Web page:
The zonal method of introducing the air will not by itself give a self-piloting flame in an air stream which is moving an order of magnitude faster than the flame speed in a burning mixture. The second essential feature is therefore a re-circulating flow pattern, which directs some of the burning mixture in the primary zone back on to the incoming fuel and air. One way of achieving this is shown in figure 4.1(a), which is a typical British practice. This is also called as downstream type of combustion chamber where the fuel is injected in the same direction as the air stream.
Here the primary air is introduced through twisted radial vanes so that the resulted vortex motion may induce a region of low pressure along the axis of the chamber. This vortex motion is sometimes enhanced by injecting the secondary air through short tangential chutes in the flame tube, instead of through plain holes in figure. The net result is that the burning gases tend to flow towards the region of low pressure, and some portion of them is swept round towards the jet of fuel as indicated by arrows.

Many other solutions are possible for the stable flame. One American practice is to dispense with swirl vanes and achieve the recirculation by a careful positioning of the holes in the flame tube downstream of a hemispherical baffle as shown in above image . The below image shows a possible solution using upstream injection, which gives a good mixing of the fuel and primary air. It is difficult to avoid overheating of the fuel injector, however, an upstream injection is employed more for after burners (or reheat) in the jet pipe of aircraft engines than in main combustion system. After burners, operate only for short periods of thrust boosting.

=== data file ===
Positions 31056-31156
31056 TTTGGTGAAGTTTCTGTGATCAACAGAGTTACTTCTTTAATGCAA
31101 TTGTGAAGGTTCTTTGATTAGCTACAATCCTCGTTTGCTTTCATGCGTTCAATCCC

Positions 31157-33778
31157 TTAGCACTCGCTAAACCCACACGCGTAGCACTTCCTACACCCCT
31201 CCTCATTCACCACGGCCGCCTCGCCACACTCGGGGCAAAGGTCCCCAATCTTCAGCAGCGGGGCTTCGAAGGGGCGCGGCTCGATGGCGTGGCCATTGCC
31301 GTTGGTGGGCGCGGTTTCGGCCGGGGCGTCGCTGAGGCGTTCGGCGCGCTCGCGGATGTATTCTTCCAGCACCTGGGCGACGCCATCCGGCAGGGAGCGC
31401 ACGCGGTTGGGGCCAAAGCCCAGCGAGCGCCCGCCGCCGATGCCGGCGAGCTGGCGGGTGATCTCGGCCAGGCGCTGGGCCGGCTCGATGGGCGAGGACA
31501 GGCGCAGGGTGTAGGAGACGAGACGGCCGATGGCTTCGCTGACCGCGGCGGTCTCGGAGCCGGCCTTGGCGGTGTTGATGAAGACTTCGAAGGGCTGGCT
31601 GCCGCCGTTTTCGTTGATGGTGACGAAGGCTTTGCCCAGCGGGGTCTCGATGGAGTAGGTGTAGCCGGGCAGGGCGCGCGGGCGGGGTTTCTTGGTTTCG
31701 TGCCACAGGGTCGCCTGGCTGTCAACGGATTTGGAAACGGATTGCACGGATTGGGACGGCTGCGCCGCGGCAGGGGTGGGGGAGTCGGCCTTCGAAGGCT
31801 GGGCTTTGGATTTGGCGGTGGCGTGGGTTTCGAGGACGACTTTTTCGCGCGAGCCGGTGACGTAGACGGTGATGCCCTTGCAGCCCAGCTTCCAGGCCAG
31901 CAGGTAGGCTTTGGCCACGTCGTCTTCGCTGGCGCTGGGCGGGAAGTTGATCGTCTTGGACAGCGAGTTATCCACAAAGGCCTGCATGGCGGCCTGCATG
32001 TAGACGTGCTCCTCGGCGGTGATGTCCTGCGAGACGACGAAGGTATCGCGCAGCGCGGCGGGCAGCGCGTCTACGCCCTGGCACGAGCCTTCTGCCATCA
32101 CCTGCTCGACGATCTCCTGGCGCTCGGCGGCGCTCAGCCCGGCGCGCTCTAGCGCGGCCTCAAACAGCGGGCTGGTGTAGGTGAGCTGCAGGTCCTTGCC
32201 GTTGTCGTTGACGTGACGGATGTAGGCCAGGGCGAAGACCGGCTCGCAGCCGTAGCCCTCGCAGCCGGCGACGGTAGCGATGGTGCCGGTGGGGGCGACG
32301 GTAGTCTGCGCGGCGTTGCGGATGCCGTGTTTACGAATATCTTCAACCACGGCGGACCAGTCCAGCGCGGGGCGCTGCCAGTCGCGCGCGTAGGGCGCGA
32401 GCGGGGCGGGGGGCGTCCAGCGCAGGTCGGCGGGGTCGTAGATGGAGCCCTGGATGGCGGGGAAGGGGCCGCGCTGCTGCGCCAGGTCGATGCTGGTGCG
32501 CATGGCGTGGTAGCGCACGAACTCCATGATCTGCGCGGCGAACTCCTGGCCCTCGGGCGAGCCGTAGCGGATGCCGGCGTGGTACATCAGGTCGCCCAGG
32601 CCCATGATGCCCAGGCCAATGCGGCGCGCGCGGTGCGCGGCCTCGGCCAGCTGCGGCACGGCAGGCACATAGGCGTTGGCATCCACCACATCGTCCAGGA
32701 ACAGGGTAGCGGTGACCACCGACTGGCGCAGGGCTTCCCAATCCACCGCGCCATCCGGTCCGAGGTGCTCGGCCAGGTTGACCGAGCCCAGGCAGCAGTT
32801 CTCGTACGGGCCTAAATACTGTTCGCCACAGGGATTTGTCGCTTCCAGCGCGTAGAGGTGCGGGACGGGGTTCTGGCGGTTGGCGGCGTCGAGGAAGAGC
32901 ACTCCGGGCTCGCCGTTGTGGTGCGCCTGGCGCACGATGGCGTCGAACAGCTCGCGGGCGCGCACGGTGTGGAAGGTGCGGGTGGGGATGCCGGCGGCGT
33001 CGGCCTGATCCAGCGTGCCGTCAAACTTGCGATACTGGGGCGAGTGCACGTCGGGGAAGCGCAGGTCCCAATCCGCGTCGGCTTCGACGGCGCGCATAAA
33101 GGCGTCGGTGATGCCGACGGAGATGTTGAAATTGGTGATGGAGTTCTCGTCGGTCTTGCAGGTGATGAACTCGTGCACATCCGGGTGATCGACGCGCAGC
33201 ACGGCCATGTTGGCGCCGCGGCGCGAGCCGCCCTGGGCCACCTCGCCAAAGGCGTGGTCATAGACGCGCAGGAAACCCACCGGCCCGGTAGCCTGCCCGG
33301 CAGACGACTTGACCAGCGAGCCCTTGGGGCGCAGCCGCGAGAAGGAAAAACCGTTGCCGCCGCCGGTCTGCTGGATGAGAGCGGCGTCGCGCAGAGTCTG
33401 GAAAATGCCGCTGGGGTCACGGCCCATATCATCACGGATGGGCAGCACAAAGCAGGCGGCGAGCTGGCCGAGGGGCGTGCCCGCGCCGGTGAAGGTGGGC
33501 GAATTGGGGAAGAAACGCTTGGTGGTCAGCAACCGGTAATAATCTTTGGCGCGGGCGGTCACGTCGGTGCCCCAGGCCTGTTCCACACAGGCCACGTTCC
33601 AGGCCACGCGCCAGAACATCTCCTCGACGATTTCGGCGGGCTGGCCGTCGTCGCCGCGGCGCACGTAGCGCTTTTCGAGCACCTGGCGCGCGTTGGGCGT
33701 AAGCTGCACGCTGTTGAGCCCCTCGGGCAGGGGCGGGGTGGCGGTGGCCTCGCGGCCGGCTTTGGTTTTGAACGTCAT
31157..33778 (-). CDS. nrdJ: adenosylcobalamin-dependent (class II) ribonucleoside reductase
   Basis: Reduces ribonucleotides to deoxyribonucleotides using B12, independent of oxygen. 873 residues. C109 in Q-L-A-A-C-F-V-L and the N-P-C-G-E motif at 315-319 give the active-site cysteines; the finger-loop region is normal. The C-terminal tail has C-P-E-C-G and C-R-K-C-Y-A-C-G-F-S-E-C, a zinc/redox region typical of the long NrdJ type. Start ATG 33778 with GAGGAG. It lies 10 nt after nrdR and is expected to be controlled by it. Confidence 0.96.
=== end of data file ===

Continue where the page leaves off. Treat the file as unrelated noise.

The above image illustrates a vaporizer system wherein the fuel is injected at low pressure into walking stick shaped tubes placed in the primary zone. A rich mixture of fuel vapour and air issues from the vaporizer tubes in the upstream direction to mix with the remaining air passing through holes in a baffle around the fuel supply pipes.  Most chambers are designed to have air inlet velocity of not more than 80 m/sec. at full load.

Pressure Loss:

There is some pressure drop in the combustion chamber whether the combustion is direct or indirect. The factors contributing towards this loss are:
  • Heating process.
  • Skin friction and turbulence.                                                                                                            
Pressure loss due to heating process only, is known as fundamental loss or hot loss. Due to friction and turbulence, also loss takes place and that is known as cold loss, which contributes more. 

Combustor Parts:

The below image shows the essential elements of a combustor. It consists of the following main elements.

  1. Outer casing.
  2.  A perforated combustion liner.
  3. Cross Fire tube (Cross flame tube)
  4.  Fuel injection systems (fuel nozzles)
  5. Initial ignition system such as spark plugs.
  6. Ultra violet flame detectors
  7. Transition pieces